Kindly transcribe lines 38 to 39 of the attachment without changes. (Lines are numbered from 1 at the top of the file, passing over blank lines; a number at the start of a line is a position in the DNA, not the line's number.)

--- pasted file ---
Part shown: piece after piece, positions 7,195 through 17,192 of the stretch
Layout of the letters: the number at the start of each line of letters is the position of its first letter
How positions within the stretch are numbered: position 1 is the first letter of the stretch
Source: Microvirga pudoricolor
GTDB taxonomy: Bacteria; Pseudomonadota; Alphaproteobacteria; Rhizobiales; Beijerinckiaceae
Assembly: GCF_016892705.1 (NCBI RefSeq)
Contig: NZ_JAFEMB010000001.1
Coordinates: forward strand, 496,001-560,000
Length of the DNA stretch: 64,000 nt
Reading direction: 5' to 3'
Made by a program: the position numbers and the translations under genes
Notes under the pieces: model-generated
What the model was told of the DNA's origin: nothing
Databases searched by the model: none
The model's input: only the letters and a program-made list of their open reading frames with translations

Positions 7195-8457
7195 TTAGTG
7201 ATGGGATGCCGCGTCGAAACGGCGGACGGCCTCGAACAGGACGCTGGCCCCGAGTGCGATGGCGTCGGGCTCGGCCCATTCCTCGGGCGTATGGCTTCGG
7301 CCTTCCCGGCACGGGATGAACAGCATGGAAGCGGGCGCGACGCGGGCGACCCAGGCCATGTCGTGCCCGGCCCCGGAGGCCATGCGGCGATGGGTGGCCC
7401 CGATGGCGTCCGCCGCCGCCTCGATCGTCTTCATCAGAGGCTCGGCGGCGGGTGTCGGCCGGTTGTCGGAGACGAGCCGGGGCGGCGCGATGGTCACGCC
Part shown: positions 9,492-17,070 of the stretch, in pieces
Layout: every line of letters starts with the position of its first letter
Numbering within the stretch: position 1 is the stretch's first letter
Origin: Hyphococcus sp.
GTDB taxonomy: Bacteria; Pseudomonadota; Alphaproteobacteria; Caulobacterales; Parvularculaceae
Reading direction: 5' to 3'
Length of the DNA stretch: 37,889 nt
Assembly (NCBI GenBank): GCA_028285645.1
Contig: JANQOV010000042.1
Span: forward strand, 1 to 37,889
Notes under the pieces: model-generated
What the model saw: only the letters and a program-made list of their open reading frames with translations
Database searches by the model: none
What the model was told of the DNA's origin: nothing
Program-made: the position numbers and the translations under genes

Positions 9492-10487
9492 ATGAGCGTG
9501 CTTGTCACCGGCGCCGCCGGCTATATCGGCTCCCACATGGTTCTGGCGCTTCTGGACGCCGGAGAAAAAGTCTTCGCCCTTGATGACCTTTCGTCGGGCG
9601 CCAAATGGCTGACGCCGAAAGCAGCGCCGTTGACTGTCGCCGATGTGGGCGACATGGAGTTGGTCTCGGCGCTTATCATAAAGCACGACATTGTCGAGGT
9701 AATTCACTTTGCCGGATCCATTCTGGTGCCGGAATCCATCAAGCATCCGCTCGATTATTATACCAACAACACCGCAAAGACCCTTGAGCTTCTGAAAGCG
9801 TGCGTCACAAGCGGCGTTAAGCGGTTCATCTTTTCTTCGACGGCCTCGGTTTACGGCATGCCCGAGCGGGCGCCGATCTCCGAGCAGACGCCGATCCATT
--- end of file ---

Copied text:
9501 CTTGTCACCGGCGCCGCCGGCTATATCGGCTCCCACATGGTTCTGGCGCTTCTGGACGCCGGAGAAAAAGTCTTCGCCCTTGATGACCTTTCGTCGGGCG
9601 CCAAATGGCTGACGCCGAAAGCAGCGCCGTTGACTGTCGCCGATGTGGGCGACATGGAGTTGGTCTCGGCGCTTATCATAAAGCACGACATTGTCGAGGT